The most logical thing to do is date the trees in the surrounding areas, and use the strata from a dig for information. A simple archaeology dig will solve the mystery quite easily. The real question would be. What were they used for?



posted on Jul, 9 2014 @ 05:22 PM
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a reply to: johnsequitur1221

From my own armchair I've thought much the same thing... we do know we were hit by something big... somewhere... about 12,000 years ago... the North American extinction and the black matte and traces of iridium all support that and it's now common anthro knowledge.

I had a weird conversation with someone, years ago, that I have no real idea about... could be cuckoo or just lying... but he told me that certain folks have handed down the knowledge of periodic bombardment (as in not just one ...or not irregular catastrophes from asteroids- but on a known -by some- cycle) and that civ has been rebooted several times.

Sounds like a sci-fi story then and now... but it's certainly possible. For what it's worth... it certainly would explain a lot, though... or rather, some things.



posted on Jul, 9 2014 @ 06:07 PM
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a reply to: eriktheawful

Are you kidding me? The forest is 55 million years old. These do not predate the forest.



posted on Jul, 9 2014 @ 06:23 PM
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a reply to: Gorman91

well, it is also on Discovery News, not Weekly World News:

news.discovery.com...

Do you have anything that would really refute it?



posted on Jul, 9 2014 @ 06:26 PM
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originally posted by: stormcell

originally posted by: intrptr

From the link:


Since the 1980s, however, deforestation has revealed massive earthworks in the form of ditches up to 16 feet (5 meters) deep, and often just as wide.

Pretty big ditches. So what did they use these for?

Moats? Flood barriers? Defense against big critters?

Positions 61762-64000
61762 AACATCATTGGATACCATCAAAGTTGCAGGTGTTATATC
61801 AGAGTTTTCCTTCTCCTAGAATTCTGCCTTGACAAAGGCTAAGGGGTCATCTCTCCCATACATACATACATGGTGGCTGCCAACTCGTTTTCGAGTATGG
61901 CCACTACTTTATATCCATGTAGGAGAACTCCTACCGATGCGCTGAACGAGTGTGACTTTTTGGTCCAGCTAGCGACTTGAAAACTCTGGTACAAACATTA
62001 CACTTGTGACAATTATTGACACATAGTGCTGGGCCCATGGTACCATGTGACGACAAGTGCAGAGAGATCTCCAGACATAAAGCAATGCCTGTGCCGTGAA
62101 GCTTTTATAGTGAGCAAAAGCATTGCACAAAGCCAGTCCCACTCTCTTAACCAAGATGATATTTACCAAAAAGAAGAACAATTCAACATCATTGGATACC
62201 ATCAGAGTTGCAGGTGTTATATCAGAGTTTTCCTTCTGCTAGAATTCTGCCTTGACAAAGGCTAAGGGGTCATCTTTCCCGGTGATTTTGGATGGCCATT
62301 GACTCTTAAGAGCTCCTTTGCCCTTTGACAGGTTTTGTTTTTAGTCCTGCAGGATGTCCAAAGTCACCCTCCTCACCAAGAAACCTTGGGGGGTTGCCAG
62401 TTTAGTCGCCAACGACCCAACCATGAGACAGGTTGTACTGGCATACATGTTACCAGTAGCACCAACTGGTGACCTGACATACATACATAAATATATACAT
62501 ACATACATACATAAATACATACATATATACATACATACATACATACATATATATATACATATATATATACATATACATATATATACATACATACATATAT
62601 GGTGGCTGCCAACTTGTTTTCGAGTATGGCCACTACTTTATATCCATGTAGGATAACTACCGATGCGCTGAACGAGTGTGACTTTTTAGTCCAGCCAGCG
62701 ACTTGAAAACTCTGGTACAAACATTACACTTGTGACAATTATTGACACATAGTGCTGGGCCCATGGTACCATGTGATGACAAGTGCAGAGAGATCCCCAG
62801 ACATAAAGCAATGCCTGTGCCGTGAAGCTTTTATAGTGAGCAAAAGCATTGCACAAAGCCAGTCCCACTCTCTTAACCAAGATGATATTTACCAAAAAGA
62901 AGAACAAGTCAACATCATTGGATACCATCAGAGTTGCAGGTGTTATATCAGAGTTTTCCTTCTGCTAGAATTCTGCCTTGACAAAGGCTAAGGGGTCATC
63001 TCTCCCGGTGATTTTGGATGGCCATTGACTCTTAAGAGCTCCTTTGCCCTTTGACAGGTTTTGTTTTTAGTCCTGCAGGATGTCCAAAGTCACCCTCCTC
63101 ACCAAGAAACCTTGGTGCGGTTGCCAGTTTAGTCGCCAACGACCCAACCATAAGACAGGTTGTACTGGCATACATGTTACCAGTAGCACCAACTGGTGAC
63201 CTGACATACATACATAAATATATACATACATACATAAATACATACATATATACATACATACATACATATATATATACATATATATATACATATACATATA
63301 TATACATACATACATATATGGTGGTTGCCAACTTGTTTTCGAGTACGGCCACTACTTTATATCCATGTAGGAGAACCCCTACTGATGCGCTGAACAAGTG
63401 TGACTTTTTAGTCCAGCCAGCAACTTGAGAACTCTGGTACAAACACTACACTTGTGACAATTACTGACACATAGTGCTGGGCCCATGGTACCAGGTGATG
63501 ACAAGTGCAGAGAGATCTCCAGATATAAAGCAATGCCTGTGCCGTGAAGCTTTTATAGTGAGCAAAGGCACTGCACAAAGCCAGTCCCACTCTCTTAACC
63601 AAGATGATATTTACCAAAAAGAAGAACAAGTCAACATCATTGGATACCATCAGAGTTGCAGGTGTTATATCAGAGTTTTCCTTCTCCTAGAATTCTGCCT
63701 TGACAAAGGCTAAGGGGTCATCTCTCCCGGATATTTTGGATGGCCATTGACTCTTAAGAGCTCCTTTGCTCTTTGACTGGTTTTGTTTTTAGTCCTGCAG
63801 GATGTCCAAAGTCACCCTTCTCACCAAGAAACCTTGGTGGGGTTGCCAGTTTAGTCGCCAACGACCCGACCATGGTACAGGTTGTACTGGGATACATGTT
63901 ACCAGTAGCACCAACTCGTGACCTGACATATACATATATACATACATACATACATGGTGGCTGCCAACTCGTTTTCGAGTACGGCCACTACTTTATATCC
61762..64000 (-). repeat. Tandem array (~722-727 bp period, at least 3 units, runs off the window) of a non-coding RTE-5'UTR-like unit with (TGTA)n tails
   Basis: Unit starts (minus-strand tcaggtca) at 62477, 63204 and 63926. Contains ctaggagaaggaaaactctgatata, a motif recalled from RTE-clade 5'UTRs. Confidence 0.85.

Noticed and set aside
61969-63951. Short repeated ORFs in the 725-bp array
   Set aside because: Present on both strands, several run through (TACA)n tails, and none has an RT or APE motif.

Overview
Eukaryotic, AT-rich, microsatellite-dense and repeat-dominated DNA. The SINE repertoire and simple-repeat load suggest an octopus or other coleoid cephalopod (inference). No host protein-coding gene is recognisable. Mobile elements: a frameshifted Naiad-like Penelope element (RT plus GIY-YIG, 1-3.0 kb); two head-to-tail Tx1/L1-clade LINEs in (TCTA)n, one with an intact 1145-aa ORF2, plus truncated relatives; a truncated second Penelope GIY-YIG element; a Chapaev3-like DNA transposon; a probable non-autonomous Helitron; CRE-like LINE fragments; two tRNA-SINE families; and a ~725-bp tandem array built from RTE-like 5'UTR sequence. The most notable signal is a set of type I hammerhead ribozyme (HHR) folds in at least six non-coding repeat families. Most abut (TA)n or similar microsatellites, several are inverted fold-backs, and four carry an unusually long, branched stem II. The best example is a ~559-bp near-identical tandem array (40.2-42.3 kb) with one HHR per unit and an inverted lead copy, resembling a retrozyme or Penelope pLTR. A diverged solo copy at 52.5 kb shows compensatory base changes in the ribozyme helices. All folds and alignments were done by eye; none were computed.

Too bad we have to deforest the planet to make these discoveries. I prefer the forest for the trees.



My first guess is that they were filled with water and used as a moat, though having that much stagnant water might encourage mosquitos. Defence against large critters and invaders would seem a better reason. Combine those ditches with high earth or wood walls, and you would have a very secure home safe against snakes and alligators.


I think this is the closest to the truth. I would think that a 16 foot deep ditch, around a dwelling or set of dwellings would have a great defensive advantage. Water, I believe would be a disadvantage to the villagers, because attackers can get across with less of a cliff in front of them. Climbing out of a ditch to attack those with weapons drawn would be the real challenge for an attacking force.

I wonder what their environment was like. Desert, Grassy Plains, or a Rain Forest, like the one that (was) there.



posted on Jul, 9 2014 @ 06:56 PM
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What a fascinating and refreshing thread, great replies too!
Thanks for the read.
I too think civilization was set back or nearly destroyed and had to start again.
I'd love to read more of that theory though, anyone know any good books, threads, documentaries?
Thanks.